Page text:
The Bryn Mawr Effect
When she was only eight, Getrude Makurumidze’s family—mother, father, and younger sister—died in the AIDS epidemic. Aunts and uncles took her in, and depending on circumstances, she moved from one family to the next. “But they all sacrificed to allow me to get educated,” she says.
Education has always been important to her entire family—her father had been a teacher and her mother a nurse—and their daughter excelled in school. As a high school senior, she was one of the only 32 out of 1,000 applicants worldwide selected to participate in the United States Student Achievers Program, which brought her to Bryn Mawr.
In her first year, Makurumidze met BMC alumna and leader in the field of AIDS psychiatry Dr. Mary Ann Cohen ’62. The pair bonded, and Cohen, author of the Comprehensive Textbook of AIDS Psychiatry, asked her young protégé to write a chapter on AIDS orphans and other vulnerable children for its second edition.
“Getrude is an exceptional young woman who has been able to deal with the multiple losses, displacements, and traumas of her childhood in ways that seem to define resilience,” says Cohen. “I have mentored hundreds of excellent students and trainees over the decades of my career, and Getrude is clearly the most impressive of them all.”
Makurumidze excelled at Bryn Mawr, with internships in HIV and AIDS research at Drexel’s college of medicine, integrative oncology at the Memorial Sloan-Kettering Cancer Center, global psychiatry at Massachusetts General Hospital, and a semester in Denmark at the Medical Practice and Policy track at the Danish Institute for Study Abroad.
Today, Makurumidze is at the New York State Department of Health’s AIDS Institute, where she works on a partnership program between the state and the Ministry of Health in Zimbabwe.
Next stop? Medical school.
“I hope to become a fully trained psychiatrist and infectious diseases specialist,” she says. “My ultimate goal is to go back home and develop a globally oriented practice. Diseases like AIDS are a global problem and require global collaborations and solutions.”
The Road to Morocco
For Lydia Sanchez ‘18, the road to her Boren Scholarship began with a trip to Argentina as an exchange student and a Google search.
As a Boren Scholar, Sanchez is at the Qalam wa Lawh Center for Arabic Studies in Morocco. Her studies include modern standard and Moroccan colloquial Arabic as well as Middle East and North African studies, political science, religion, women’s studies, and Amazigh studies.
As a Boren Scholar, Sanchez is preparing for a career in the foreign service, an interest that was sparked during her sophomore year in high school, when she lived in Argentina as an exchange student.
“It changed my life,” says Sanchez. “It forced me to understand a different culture, government, and way of thinking.”
Once back home in Rhode Island, she decided that the traditional high-school-to-college route wouldn’t provide the experience she was looking for. So she turned to the world’s most popular search engine.
“I Googled ‘State Department Exchange Programs,’ and by the end of the day, I announced to my parents that I wanted to go to Oman to study Arabic,” she recalls.
In the fall of 2013, she did just that through the National Security Language Initiative for Youth. She lived in Oman for eight months and received 15 hours of Arabic instruction weekly.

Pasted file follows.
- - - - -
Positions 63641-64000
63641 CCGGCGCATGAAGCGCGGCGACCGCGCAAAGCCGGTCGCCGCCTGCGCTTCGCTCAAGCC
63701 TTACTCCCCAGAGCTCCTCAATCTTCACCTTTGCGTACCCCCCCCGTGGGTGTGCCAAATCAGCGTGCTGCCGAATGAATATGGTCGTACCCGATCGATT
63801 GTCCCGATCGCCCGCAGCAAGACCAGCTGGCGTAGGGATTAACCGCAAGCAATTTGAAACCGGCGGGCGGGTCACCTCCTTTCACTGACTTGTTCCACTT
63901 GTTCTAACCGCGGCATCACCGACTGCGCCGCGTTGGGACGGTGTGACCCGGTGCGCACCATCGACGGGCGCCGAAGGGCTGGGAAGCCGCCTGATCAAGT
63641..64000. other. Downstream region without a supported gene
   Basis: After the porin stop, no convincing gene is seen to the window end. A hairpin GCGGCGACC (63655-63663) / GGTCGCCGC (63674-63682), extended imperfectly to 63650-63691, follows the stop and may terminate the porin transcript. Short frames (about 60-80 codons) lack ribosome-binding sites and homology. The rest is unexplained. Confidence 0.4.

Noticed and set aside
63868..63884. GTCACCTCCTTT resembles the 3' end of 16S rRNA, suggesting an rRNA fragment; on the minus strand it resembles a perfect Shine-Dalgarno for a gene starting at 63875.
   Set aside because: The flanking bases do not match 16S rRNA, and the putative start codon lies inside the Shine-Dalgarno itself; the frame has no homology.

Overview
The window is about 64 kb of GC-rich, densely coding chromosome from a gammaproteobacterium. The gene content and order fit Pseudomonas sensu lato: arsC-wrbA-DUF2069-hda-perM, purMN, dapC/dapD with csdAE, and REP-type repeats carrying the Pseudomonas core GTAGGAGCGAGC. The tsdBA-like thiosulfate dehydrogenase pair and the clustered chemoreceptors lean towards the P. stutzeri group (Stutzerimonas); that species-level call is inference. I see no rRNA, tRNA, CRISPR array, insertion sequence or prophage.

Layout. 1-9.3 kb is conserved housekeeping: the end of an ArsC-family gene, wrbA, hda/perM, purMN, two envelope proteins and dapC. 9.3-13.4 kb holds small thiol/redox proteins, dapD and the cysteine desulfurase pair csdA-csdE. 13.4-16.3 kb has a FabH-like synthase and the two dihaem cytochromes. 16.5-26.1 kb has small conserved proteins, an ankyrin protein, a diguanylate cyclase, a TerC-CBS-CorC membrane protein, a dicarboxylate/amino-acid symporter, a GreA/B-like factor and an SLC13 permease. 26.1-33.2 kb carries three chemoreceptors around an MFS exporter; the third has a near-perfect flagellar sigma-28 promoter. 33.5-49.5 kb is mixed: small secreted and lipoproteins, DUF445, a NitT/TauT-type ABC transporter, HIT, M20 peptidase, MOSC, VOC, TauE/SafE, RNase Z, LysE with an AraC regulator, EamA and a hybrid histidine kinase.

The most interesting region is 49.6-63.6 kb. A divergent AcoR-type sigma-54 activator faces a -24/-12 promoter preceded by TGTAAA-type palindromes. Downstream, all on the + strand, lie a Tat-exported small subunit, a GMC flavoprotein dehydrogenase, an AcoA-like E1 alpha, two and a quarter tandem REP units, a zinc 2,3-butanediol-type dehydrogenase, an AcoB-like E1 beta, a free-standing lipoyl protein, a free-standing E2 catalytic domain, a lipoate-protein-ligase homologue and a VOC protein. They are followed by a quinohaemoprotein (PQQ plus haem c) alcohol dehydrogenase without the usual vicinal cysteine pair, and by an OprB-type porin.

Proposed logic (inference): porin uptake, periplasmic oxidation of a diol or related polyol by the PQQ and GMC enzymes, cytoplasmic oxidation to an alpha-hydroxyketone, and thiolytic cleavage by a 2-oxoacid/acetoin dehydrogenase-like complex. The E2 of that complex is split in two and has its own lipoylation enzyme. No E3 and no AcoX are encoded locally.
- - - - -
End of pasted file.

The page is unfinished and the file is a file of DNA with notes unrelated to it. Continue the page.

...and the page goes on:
Today a political science major, Sanchez plans to continue her Arabic studies when she returns from Morocco by enrolling in Arabic courses at Swarthmore College and the University of Pennsylvania, made possible through Bryn Mawr’s consortium with those schools.
Advocacy and Joy
Campus Compact, the coalition devoted to promoting the civic purposes of higher education, has noticed something that the Bryn Mawr community has known for quite a while: Paola Bernal ’17 is a tireless advocate for civic engagement.
And now her advocacy—she is co-president of Mujeres, co-founder of the Dialogue on Race, student coordinator for the ACLAMO After School Program, and student employee in the Civic Engagement Office—has earned her a 2016 Campus Compact Newman Civic Fellows award.
At the after-school program at ACLAMO, Bernal recruits and supervises fellow Bryn Mawr students who work with K-8 students providing homework help, academic enrichment, remediation, and language support. ACLAMO [Acción Comunal Latinoamericana de Montgomery County] is Montgomery County’s only bilingual community social service agency.
For Bernal, a sociology major from Houston, Posse Scholar, and Mellon Mays Fellow, the work is personal: “I see myself and my family in the members of ACLAMO,” she says. “I am passionate and continue to be involved and work through these social issues because I am a product of the issues. I have experienced these social injustices first-hand and I’ve been able to grow and acknowledge the power of raising awareness in not only educating myself, but in engaging in critical dialogue and working towards breaking down the systematic barricades of silence and oppression.”
In her letter recommending Bernal for the award, President Kim Cassidy wrote, “While her list of accomplishments is impressive, it is not what makes Paola truly stand out…. Rather, it is the joy that she brings to her work. Her face lights up when she talks about the children she tutors or when she describes the Norristown community to someone who has never been there.”